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quotations from Dylan Thomas, a favourite poet of his. He even wrote a semiautobiographical essay indebted to the Welshman entitled ‘With a Copy of Dylan Under His Arm’. He also appeared in a student production of Under Milk Wood in 1959, some six years after Thomas narrated the play himself at the premiere in New York.12 It was not fortuitous, then, that Bob Dylan compared his namesake with Fariňa: ‘He’s a kind of writer like Dylan Thomas.’ He then, for the first time, since becoming famous was drawn to make a judgement about Dylan Thomas’s poetry: Dylan Thomas’s poetry is for people that aren’t really satisfied in their bed, and who dig a masculine romance. Dylan Thomas’s poetry is . . . very . . . what can I say? . . . a butterfly . . . no, ah . . . It reminds me of streets, concrete streets with textures of the butterfly. Or else, just plain suicidal romance, and decaying romance . . Somebody who wrote of the decay of his romance . . . Who needs it. He wrote good words . . . They were good words, but they were flowery.13

This was also Ginsberg’s view of Thomas’s poetry around this time: ‘on the whole I don’t really dig Thomas. He’s too romantic’.14 He did, nevertheless, pay homage to Thomas by visiting his grave, marked by a humble white cross, in Laugharne, Wales, in 1995. In January 1964 a play called Dylan, written by Sidney Michaels, opened on Broadway. Alec Guinness, who won a Tony award for his portrayal of Thomas, and who had seen him at poetry readings dominated by Edith Sitwell, was ‘not overwhelmed by his poetry’. He much preferred the Welshman’s short stories.15 What was it, if it was not merely his poetry, that so magnetically drew North American audiences to Dylan Thomas and, long after his death, to buy recordings of him reading short stories and poems, and to visit the theatre to see a play about the tragic last two years of his life, and what drew the Beats, Leonard Cohen and later Robert Zimmerman to him? Gregory Corso suggests that poems are nothing without the poet. ‘Why’, he contends, ‘are Shelley, Chatterton, Byron, Rimbaud, to name but a few, so beautiful? I’ll tell you why, they and their works

David Hajdu, Positively 4th Street: The Lives and Times of Joan Baez, Bob Dylan, Mimi Baez and Richard Fariňa (London: Bloomsbury, 2001), pp. 42–3. 13 Robert Shelton Archive, Music Experience Project, Seattle, Tape IX transcript, p. 28. 14 Ginsberg cited in Louis Simpson, Studies of Dylan Thomas, Allen Ginsberg, Sylvia Plath and Robert Lowell (London: Palgrave Macmillan, 1979), p. 37. 15 John McCarten, ‘Strolling Player’, The New Yorker, 8 February 1964. 12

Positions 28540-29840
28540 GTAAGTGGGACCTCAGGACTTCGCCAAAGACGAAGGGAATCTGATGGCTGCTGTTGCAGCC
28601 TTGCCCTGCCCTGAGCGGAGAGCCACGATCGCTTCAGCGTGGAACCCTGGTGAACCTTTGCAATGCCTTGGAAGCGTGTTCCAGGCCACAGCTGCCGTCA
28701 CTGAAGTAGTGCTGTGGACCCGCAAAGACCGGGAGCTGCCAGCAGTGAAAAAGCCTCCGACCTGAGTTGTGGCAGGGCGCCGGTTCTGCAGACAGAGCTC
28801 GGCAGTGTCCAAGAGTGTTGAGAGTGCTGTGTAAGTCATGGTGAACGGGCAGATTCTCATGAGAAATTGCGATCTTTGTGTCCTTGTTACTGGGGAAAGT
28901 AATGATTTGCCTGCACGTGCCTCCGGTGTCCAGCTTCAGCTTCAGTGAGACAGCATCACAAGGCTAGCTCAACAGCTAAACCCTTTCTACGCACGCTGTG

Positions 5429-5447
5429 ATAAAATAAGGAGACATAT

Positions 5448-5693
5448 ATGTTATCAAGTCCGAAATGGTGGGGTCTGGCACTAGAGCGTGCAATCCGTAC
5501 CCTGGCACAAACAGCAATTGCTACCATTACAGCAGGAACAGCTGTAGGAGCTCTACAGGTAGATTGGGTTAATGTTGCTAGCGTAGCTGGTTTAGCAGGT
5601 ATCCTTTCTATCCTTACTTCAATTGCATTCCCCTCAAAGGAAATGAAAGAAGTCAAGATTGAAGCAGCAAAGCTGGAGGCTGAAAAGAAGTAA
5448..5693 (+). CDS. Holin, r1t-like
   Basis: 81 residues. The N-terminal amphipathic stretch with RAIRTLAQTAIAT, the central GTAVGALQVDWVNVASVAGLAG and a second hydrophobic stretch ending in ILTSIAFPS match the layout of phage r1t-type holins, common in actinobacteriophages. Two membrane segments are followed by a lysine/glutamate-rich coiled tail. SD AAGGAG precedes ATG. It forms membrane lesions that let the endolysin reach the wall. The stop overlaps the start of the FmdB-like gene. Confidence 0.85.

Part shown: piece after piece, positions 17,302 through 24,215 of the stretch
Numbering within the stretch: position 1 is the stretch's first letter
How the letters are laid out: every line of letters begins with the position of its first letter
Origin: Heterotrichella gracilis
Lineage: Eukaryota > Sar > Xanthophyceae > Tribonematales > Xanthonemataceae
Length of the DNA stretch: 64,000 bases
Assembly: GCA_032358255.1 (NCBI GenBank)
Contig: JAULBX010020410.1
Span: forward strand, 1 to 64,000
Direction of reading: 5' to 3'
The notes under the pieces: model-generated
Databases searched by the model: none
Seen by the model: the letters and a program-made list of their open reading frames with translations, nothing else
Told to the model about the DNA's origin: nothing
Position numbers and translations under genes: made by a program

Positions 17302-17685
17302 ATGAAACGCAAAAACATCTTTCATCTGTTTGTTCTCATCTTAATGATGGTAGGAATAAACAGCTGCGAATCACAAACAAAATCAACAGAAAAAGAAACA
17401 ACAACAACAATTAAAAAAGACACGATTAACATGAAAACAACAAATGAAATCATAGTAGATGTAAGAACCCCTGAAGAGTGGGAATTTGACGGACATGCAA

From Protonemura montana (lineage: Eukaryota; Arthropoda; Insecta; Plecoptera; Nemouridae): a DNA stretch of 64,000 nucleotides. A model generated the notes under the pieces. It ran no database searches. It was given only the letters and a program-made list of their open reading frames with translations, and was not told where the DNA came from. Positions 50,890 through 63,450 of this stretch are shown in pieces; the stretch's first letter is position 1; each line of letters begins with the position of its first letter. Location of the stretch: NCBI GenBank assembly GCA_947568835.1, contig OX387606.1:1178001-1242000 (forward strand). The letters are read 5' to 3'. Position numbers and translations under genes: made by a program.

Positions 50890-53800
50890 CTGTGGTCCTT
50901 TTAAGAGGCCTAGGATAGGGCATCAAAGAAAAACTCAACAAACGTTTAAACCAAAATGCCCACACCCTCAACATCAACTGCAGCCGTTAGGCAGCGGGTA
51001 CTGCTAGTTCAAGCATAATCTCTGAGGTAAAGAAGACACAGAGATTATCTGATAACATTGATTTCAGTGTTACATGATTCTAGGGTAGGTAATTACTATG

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are one and the same, the poet and his poems are a whole.’16 The Beats wrote a great deal of their poetry with the human voice in mind, using the same bardic devices that Dylan Thomas employed. Bruce Cook suggests that these devices included simple rhythmic chant repetitions to rouse their audiences.17 When Corso came out of prison in 1951, Dylan Thomas had already completed his first American tour from February to June 1950. Despite the repressive political culture epitomized by Senator Joseph McCarthy, there were nascent stirrings of discontent among a growing number of rebellious young people in the metropolitan areas. It was after Dylan Thomas’s second tour from January to May 1952 that John Clellon Holmes wrote for the New York Times Magazine, ‘This is the Beat Generation’ on 16 November 1952, long before any of those who are now emblematic of it became famous. Coinciding with his third tour in April–June 1953, and the American publication of his Collected Poems, Time magazine was describing Dylan Thomas as ‘a chubby, bulb-nosed little Welshman with green eyes, a generally untidy air, and the finest lyrical talent of any poet under 40’.18 The Beat generation found it impossible, as generations after them, to separate Dylan Thomas from his writings. Leonard Cohen, whom Peggy Curran described as the ‘beat poet of Belmont Avenue’ and who Deborah Sprague described as a ‘Montreal Beat poet . . . with a country music fetish’,19 exemplified the attitude of the young poets of the day. Cohen confessed, ‘Dylan Thomas was the great voice of poetry when I was at college. We (all the young poets) were all intrigued with his fame, his genius, his drinking, his unconditional sense of social irresponsibility.’20 Dylan Thomas had gained for himself a certain notoriety in North America, and he was tolerated as a loveable Celtic rogue. His relationship with his wife Caitlin was as legendary as the relationship between his fellow Welshman Richard Burton and Elizabeth Taylor was to become. The New York literati loved exaggerated Celtic tales, generously mixed with fiction. Dylan Thomas played the part perfectly. Dylan Thomas was adored by Americans for his outrageousness. He could even get away with mercilessly mocking his audience. They were too Gregory Corso, letter to Hans circa May–June 1956, An Accidental Autobiography: The Selected Letters of Gregory Corso, ed. Bill Morgan (New York: New Directions Publishing, 2003), p. 3. 17 Bruce Cook, The Beat Generation (New York: Charles Scribner’s Sons, 1971), p. 223. 18 Time, Monday, 6 April 1953: Books: Welsh Rare One. 19 Deborah Sprague, ‘Leonard Cohen and the Death of Cool’, Your Flesh, Spring 1992. Reprinted in Leonard Cohen on Leonard Cohen, ed. Burger, p. 250. 20 Email to the author, Monday 20 September 2004. 16